One of the central notions of my research is the concept of reciprocity – a component of a relationship, which implies dependence, action or exchange that is mutual and beneficial for all sides.
Reciprocity is about understanding oneself and others. But how one understands the other with the epistemic crisis at the backdrop? When knowledge and truth with regard to differences of identity, culture, interests, or social position are not only plural but also fluid, how does one make sense of the world?
While empirical knowledge associated with the tyranny of the externalized, objective, Enlightenment view of the world is facing skepticism and criticism, it is ethical knowledge that comes to the forefront. It’s not truth but truthfulness that now becomes an epistemic value.
In his book Truth and Truthfulness: An Essay in Genealogy English philosopher Bernard Williams identifies two basic virtues of truth: accuracy and sincerity. The first one aims at finding out the truth and the second at telling it. Both accuracy and sincerity refer to belief and meaning, both are subjectively validated and internalized, and both are accompanied by emotions. This is when understanding of the truth – and truthfulness – about oneself and the other shifts from “what I know” to “what I feel”. This emotional lens foregrounds historical and social circumstances and is in turn affected by them.
So, does it take us closer to understanding the other?
American philosopher Iris Marion Young suggests that reciprocal relations and justice and consensus can’t be reached by simply imagining yourself in others’ shoes. Even shifting from truth to truthfulness in making assumptions does not help acknowledging and taking account of the other. She extends the concept of reciprocity by claiming it is asymmetrical. In this case, equality – both in the field of politics and within the art institutions – can be achieved through the imbalance of mutual dependency and action, but not through total equivalency.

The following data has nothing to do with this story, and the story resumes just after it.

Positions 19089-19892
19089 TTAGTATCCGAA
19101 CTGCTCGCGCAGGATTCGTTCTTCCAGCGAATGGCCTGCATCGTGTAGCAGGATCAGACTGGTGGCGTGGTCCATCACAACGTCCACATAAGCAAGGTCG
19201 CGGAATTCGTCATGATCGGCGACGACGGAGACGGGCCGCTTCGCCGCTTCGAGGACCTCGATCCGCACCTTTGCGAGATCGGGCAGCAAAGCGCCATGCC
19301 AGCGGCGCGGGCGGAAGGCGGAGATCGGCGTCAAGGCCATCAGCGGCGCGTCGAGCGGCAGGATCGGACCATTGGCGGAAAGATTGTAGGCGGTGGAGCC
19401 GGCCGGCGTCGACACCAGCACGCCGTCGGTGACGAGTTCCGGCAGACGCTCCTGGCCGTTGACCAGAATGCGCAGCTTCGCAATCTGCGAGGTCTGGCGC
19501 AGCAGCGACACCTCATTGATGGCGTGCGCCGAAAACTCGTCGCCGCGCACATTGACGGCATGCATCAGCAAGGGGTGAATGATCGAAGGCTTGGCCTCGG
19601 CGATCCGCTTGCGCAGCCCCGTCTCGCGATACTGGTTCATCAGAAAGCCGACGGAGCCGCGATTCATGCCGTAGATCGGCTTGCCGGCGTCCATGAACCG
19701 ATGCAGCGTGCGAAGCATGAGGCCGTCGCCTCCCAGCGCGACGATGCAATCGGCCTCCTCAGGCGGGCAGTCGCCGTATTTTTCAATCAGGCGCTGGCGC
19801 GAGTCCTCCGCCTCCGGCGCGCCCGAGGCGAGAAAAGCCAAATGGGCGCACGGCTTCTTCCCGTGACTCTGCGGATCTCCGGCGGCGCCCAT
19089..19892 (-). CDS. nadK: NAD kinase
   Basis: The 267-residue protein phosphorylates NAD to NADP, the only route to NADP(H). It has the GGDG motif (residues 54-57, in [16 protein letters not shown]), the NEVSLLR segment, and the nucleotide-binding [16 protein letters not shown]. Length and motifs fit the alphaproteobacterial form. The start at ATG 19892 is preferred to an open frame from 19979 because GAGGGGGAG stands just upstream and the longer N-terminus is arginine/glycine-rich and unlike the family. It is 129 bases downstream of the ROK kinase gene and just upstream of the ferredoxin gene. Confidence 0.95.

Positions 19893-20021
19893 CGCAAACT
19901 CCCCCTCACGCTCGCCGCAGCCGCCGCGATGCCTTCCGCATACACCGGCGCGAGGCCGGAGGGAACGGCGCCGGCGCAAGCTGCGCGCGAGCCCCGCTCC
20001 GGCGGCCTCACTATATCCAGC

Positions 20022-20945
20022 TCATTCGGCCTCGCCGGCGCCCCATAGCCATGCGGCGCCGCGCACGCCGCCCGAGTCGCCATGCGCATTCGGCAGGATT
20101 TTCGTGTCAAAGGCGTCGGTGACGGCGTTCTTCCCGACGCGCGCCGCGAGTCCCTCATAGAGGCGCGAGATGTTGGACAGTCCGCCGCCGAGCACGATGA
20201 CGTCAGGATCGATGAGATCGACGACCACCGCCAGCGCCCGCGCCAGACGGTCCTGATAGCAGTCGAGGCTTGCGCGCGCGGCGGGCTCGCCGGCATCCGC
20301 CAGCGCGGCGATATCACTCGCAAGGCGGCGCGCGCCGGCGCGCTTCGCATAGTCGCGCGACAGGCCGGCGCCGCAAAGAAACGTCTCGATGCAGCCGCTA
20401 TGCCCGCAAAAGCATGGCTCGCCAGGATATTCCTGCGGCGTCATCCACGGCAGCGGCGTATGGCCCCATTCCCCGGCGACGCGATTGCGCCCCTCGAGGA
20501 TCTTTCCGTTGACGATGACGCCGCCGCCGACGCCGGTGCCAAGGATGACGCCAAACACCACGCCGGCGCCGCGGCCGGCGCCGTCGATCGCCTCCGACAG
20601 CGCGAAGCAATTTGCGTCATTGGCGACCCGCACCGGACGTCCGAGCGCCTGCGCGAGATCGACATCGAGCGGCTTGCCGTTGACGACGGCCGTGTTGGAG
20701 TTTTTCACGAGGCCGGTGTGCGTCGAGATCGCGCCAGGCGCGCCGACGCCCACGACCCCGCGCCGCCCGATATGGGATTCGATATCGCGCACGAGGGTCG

Understanding reciprocity through an emotional lens brings us to the notions of empathy and emotional intelligence. Empathy is the ability to sense other people’s emotions and imagine what they might be thinking or feeling. Emotional intelligence is the ability to understand, manage and express your own emotions and to diffuse conflict in communication.
Emotions play an important role in motivation, perception and cognition, and they provide the first-person perspective. Taking the perspective of the other by imaginatively representing their perspective to ourselves may lead to misinterpretation and marginalization of their experience and emotions.
Reciprocity requires acknowledging the interests of others, being motivated to express one’s own interests and being mutually committed to reaching agreement. Essentially it enables equality, justice, non-domination, and consensus – the features of discussion-based (or deliberative) democracy. These elements contribute to enlarging the ability of opinions and experiences to be voiced in public in a high-stakes political environment.
In my research I wonder if art institutions can serve as environments where plurality of opinions and experiences can be practiced with low stakes. In this regard, I apply the notion of reciprocity to the relationship between an art institution and its audiences.